If you're not at the theme parks, though, the primary place to find the Muppets appearing in new content is via their YouTube channel, which is pretty...sparse. The "Muppet Thought of the Week" video featuring the Vogel-performed Kermit is a bit shorter than the others, but it's not as if any of them are intended to be massively long.

new voice of kermit the frog

Fading Away

For any fan of the Muppets, this treatment may feel like insult to injury. The idea of the Walt Disney Company owning the Muppets once felt right. Who better to make sure that the legacy of one of the great all-ages group of characters would continue strong and unabated than the House of Mouse?

So why is it that Disney has essentially ignored the Muppets as much as possible, dispensing them at random? Kermit the Frog, Miss Piggy, Fozzie Bear, and the Great Gonzo (among many others) are iconic, family-friendly faces, each able to represent a blend of hope and comic anarchy. But now, we get 30-second bits where they deliver a couple brief one-liners, and that's that. It's easy to get a bit ruffled about who's performing as these characters, with Frank Oz having retired and Henson having passed. The current iterations of Fozzie or Miss Piggy may sound a bit off if you grew up with the originals. But Steve Whitmire performed Kermit the Frog for more than two decades; some kids who only know the newer Muppets may only know him as Kermit. However, what is more troubling is that one of the biggest companies in the world is letting such a great group of personalities die on the vine.

What could Disney do with the Muppets? The two recent movies, despite being flawed, were both steps in the right direction, especially the second film. Nothing against the 2011 Muppets; it has some great songs, and nostalgia for The Muppet Show is all well and good. But Muppets Most Wanted was, unlike its predecessor, about the Muppets, just like the earlier films and the original TV show. The 2011 film was much more about the human characters and their love of The Muppet Show, more than it was about the Muppets themselves.

That TV show is the core of what Disney should be doing with the Muppets. There is no better way to re-introduce people, especially kids, to the Muppets than by highlighting the five-season variety show that turned the characters into household names. Currently, you can purchase the first three seasons of The Muppet Show on Amazon (and you should, because the show is wonderful), but not the final two. Presumably, that's because of clearance rights for some of the songs featured in those seasons. Disney should take the gamble and get those seasons available for audiences; it would be exceedingly wise of them to do so for streaming purposes in time for their new service. It's not just because all five seasons of The Muppet Show ought to be available to watch in some form. This is how you revive the Muppets for kids, showcasing them in their most entertaining form.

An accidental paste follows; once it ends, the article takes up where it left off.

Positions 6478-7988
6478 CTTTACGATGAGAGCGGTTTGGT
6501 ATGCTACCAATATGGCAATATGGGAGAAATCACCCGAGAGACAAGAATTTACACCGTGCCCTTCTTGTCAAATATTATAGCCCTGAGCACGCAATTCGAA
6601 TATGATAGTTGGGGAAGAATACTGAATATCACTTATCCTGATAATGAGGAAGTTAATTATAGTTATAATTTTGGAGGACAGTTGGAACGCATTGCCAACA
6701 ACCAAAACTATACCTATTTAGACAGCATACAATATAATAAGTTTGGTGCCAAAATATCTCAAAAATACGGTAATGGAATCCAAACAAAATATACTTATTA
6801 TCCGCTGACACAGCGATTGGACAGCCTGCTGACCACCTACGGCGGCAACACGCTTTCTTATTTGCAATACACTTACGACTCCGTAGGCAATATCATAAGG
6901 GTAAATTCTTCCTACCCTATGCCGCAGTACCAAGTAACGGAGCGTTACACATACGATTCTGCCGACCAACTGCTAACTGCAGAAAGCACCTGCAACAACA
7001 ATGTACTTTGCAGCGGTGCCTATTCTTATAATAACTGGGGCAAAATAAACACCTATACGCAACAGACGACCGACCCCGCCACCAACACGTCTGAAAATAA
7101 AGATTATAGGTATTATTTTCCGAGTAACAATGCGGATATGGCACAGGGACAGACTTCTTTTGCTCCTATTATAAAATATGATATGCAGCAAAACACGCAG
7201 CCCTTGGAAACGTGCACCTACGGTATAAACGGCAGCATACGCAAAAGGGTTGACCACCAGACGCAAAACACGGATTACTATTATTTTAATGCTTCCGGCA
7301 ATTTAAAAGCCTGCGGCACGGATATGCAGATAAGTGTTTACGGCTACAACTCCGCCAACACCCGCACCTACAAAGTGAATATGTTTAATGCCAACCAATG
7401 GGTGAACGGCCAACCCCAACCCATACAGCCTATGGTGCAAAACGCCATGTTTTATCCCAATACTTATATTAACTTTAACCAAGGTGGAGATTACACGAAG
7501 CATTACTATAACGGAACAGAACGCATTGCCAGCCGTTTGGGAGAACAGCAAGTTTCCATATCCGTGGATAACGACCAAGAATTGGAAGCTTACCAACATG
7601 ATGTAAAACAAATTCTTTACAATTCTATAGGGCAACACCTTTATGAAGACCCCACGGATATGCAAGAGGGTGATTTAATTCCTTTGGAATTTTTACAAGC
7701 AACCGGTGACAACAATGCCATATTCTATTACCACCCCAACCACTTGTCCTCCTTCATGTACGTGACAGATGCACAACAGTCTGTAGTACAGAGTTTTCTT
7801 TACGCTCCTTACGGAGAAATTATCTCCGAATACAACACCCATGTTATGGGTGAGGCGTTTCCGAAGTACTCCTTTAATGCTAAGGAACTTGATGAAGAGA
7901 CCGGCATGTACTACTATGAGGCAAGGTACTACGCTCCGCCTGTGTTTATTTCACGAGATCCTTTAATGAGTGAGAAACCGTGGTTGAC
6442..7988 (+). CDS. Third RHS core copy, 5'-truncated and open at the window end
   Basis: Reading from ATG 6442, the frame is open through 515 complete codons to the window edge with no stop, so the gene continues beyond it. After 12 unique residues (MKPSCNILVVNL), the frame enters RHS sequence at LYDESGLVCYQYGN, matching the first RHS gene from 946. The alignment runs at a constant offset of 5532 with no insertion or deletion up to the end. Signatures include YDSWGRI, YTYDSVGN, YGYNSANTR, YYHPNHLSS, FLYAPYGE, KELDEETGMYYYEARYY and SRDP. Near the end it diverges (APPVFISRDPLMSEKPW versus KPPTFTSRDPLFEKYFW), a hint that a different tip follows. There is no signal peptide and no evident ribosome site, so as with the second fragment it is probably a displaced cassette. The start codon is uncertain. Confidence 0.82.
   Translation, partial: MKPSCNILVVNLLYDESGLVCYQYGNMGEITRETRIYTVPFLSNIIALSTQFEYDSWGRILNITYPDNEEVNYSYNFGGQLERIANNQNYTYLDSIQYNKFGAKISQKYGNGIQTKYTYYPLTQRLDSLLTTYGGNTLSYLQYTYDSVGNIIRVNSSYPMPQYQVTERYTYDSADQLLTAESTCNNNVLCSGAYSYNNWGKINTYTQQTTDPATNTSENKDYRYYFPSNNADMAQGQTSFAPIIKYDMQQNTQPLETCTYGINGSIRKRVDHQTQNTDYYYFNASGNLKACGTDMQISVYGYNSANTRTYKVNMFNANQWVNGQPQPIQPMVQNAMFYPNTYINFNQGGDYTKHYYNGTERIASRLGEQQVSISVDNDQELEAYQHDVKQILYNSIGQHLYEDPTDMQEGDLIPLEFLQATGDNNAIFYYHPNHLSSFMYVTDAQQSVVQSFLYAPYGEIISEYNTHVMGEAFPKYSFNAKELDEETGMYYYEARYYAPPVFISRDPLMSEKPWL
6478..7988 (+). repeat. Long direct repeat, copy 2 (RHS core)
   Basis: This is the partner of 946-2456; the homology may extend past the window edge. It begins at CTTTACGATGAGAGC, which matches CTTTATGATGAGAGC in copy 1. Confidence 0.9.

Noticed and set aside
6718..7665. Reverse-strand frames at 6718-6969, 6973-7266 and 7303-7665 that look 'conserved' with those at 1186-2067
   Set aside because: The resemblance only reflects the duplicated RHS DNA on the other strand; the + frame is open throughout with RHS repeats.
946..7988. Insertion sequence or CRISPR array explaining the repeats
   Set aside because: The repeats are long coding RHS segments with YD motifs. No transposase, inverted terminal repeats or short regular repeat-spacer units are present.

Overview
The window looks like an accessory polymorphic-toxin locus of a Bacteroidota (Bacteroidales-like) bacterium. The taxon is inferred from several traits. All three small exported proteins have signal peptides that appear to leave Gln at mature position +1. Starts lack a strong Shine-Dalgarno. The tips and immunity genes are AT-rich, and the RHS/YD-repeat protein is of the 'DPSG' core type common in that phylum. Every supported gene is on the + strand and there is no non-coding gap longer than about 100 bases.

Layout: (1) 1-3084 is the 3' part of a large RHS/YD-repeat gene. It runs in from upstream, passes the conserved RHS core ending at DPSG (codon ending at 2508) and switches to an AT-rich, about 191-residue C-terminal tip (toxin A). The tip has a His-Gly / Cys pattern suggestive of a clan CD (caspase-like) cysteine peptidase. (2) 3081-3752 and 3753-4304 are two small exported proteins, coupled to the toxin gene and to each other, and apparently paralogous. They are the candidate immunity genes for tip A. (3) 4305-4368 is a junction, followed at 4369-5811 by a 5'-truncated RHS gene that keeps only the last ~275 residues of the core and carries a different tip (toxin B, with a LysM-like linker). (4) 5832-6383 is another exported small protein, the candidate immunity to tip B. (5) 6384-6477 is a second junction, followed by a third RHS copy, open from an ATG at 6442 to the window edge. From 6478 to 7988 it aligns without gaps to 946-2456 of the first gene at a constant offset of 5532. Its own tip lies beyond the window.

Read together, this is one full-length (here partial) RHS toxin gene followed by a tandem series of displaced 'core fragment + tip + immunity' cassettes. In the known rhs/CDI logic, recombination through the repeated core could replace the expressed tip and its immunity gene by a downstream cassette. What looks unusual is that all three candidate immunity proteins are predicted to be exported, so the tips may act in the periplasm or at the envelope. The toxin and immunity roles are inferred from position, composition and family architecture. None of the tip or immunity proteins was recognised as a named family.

Jim Henson and Kermit

Saving the Muppets

I was born in 1984, so I grew up with The Muppet Christmas Carol and Muppet Treasure Island, but also with The Muppet Show and Fraggle Rock on VHS, and The Muppet Movie and The Muppets Take Manhattan on the same format. While many of these are available in some form for children of the 2010s, there are so many newer entertainment options available that the Muppets likely just look like some old, forgotten franchise. In the 2011 film, when we first see Kermit the Frog, he's forlorn and depressed, watching his legacy fade away and feeling helpless to turn the tide. This is now something of a reality, in part because the Muppets' corporate stewards are more focused on intellectual properties like Marvel and Star Wars. (It's genuinely shocking that Disney's announced plans for the Star Wars land in Disney's Hollywood Studios doesn't include removing Muppet Vision 3-D.) The Muppets are not as big as superheroes or space operas, but there's no reason to presume that they should just collect dust on a metaphorical shelf.

I have mild hope (at best) for the announced Muppet Babies reboot coming to Disney Junior in 2018. Again, the best way to get the Muppets back into the cultural consciousness (in a positive way, not in a gossipy way as with the Whitmire firing) is to get kids onboard, and Muppet Babies might be the right foot forward. (Very strong emphasis on "might.") When Disney finally unveils hard details about its streaming service, the Muppets should be a big part of it, from the previous films to The Muppet Show itself. There's little doubt that Disney's streaming service will be heavily targeted at families, and few things are more family-friendly than the Muppets. Frankly, it would be nice if Disney revived The Muppet Show itself — not a post-modern, faux-documentary show like the 2015 ABC show, but the actual Muppet Show. Maybe that could be one of the rumored new shows for the streaming service.

It's easy to be troubled about how Steve Whitmire was let go from the Jim Henson Company, having been the performer for the biggest Muppet there is for over 25 years. And it's easy to pause a bit when hearing Matt Vogel take over as Kermit the Frog. (A strange bit of irony there: in Muppets Most Wanted, Vogel played Constantine, the villainous criminal frog who forcibly switches places with Kermit and fools all of the good-hearted amphibian's friends. Now...well, now he's Kermit for real.) But when I saw the initial headlines and watched the video, I couldn't get quite as bothered at the new Kermit's sound as I am at the sorry state of the Muppets. These are some of the most wonderful characters in modern popular culture, and they deserve so, so much better. If we are lucky, the next couple of years might offer a bright spot or two.


Correction: A previous version of this article said that Disney bought the Jim Henson Company. They only bought the Muppets characters.